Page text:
Weavers of Varanasi are struggling
New Delhi: Ali Husain
Ansari, a weaver of embroidered Mughal textiles and owner of Abdul
Ghani Silk in Varanasi town of northern India, says he has not
benefited from the government's financial package for weavers
announced in December 2011.
"All the money sanctioned by the government has gone to
cooperative societies. The poor weaver still makes less than
Rs.200 ($4) a day and does not have enough assets for loan
guarantee," Ali told IANS at an event here.
Traditional Indian handloom textiles may have made international
fashion statements, but their estimated over 5 million creators in
villages across the country are battling shrinking resources,
under-exposure and loss of livelihood.
The commerce and industry ministry had announced a Rs.2,350 crore
package for weavers to bail weavers out of distress. But the
weavers say government packages to bail them out have passed them
Husain said hundreds of Mughal textile weavers in Varanasi and in
the villages around it have switched to pulling rickshaws to fend
He and thousands of his fellow weavers in Varanasi depend on "resham"
threads from "Korea" and yellow "tussar" from China. "Their prices
fluctuate between Rs.1,680 and Rs.4,500 (per bale). A loan of
Rs.25,000 to 50,000 is not enough," he said.
The muga weavers of Assam are fighting against farm pesticides
that are killing muga silk worms in their habitats in Upper Assam.
Muga, one of the costliest and rarest varieties of silk, is known
as "the golden fibre of Assam".
"The volume of fibre extracted from silkworms has decreased over
the years with muga worms dying of chemcials that farmers in Upper
Assam spray in their fields," weaver and crafts actvist Kusum
Lashkar, who manages the NGO Shanti Sadhana Ashram in Guwahati,
The effect of the pesticides spreads far and wide and destroys
silk farms. "The constrained production has led to an increase in
prices of muga silk by almost 50 percent," Lashkar claimed. The
muga weavers of Assam have been facing a demand-supply gap over
the last few years, the weaver said.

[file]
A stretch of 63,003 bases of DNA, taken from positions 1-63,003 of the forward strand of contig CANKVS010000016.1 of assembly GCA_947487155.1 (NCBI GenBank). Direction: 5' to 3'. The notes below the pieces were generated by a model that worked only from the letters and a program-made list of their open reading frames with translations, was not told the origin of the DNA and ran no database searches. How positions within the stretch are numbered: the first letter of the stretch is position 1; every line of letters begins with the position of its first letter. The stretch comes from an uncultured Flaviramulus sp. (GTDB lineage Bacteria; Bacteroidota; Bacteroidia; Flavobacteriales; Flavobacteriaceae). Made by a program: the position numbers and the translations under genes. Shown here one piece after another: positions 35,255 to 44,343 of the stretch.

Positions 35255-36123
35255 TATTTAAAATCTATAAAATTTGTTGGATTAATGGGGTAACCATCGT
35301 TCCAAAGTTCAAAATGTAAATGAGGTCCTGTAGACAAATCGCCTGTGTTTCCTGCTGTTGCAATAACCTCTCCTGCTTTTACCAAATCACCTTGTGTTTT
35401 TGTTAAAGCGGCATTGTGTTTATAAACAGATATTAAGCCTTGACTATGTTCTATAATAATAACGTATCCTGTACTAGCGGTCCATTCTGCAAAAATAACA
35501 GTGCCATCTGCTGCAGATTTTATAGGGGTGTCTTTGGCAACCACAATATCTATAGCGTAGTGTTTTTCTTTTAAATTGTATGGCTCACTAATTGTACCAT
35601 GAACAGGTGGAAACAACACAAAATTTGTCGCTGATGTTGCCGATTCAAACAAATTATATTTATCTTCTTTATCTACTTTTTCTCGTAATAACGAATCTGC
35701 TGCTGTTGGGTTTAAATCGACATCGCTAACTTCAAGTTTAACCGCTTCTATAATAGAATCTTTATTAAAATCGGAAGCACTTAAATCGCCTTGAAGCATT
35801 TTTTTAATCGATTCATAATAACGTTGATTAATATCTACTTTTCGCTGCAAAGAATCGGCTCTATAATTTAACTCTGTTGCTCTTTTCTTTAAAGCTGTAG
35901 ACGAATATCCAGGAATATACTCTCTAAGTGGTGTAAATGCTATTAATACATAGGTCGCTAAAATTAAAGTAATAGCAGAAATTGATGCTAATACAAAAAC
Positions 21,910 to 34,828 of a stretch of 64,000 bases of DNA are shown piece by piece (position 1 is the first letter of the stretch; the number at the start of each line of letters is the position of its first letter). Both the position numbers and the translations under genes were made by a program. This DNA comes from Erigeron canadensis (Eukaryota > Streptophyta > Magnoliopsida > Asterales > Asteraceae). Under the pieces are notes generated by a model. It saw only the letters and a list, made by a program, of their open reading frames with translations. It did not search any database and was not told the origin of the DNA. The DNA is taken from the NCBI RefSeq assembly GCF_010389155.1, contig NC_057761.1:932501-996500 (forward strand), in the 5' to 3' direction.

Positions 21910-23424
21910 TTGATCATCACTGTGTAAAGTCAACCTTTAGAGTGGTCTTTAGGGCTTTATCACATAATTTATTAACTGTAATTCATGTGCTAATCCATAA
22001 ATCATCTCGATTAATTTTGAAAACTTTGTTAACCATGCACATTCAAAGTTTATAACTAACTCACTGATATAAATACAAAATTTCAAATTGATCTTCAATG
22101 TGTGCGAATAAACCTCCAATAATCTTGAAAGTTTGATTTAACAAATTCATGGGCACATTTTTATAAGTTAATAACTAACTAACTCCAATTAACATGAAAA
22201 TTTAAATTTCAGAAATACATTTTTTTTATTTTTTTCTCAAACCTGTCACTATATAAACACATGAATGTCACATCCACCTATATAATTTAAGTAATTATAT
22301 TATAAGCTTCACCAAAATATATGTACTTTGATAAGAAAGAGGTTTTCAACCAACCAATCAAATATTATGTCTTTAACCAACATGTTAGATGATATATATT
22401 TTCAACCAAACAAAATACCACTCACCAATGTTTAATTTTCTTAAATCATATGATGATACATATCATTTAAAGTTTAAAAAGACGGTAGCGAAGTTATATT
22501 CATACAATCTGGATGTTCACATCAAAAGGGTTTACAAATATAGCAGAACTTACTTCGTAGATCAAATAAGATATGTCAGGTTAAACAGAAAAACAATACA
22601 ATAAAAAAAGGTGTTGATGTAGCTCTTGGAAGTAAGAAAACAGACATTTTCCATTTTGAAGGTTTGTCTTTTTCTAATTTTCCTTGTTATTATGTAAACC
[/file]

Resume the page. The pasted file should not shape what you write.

Such tales of neglect, poverty and poor impelmentation of
government projects at the grassroots fought for attention with a
colourful spread of handloom products at "Kargha Yagya" at the
sprawling Gandhi Smriti Feb 23. The textile showcase was in memory
of Kasturba Gandhi, the woman who spun the charkha alongside her
husband Mahatma Gandhi.
An unknown community of sheep wool weavers in Jharkhand - the
Behriyar-Gareriya nomads from the Gaya district in Bihar - has
almost given up its traditional craft of blanket weaving for lack
"We weave blankets from sheep wool collected from our herds of
sheep. But the state government (the state handloom and handicraft
corporation Jharcraft) has turned its face away from us and we
cannot compete with the blankets being sold in the markets. Our
blankets cost Rs.300 each in the market while each blanket costs
Rs.350 to weave. We are forced to sell our products in villages
because of limited access to urban markets," weaver Kundan Bhagat
The community of 75 wool weavers' families lives in two villages -
Mahwawdavan and Barawad in Madhupur block. Bhagat, whose family
owns a herd of 500 sheep, says "the near-death of the blanket
weaving tradition has killed the barter system of economy that
helped the villagers sustain".
Ajay Singh, a weaver from Bhagalapur in Bihar, known as India's
silk city, said "the government should work directly with
communities of weavers in villages for holistic welfare of the
He demanded a "residential school for the childern of weavers
where they would learn their native tongue, the national language
and an international language to compete in the global market".
Mohammed Mominul Islam and Riaz-ul-Haq, silk weavers and textile
designers from Malda in northern West Bengal, complain of poor
accessibility to markets and design interventions.
"This is our first visit to Delhi. We realised after coming here
that saris are not in demand in northern India; girls prefer silk
'salwar-kameez'. We have to improvise on our range to make
textile-lengths for 'salwar-kameez'," Islam told IANS.
Malda produces 80 percent of Bengal's silk in three clusters -
Sujapur, Jalalpur and Kaliachowk.
"People have forgotten the Gandhian lesson - production by mass
for mass. Buyers would rather go to malls for designer labels.
They should have access to more markets, resources and raw
material," said Manimala, director of the Gandhi Smriti and Gandhi
Darshan at Rajghat in the capital.
Citing statistics, Manimala said, "The country has nearly 25 lakh
(2.5 million) handlooms employing 50 lakh (5 million) people and
about 60 percent of them subist below the poverty line".
(Madhusree Chatterjee can be contacted at email@example.com)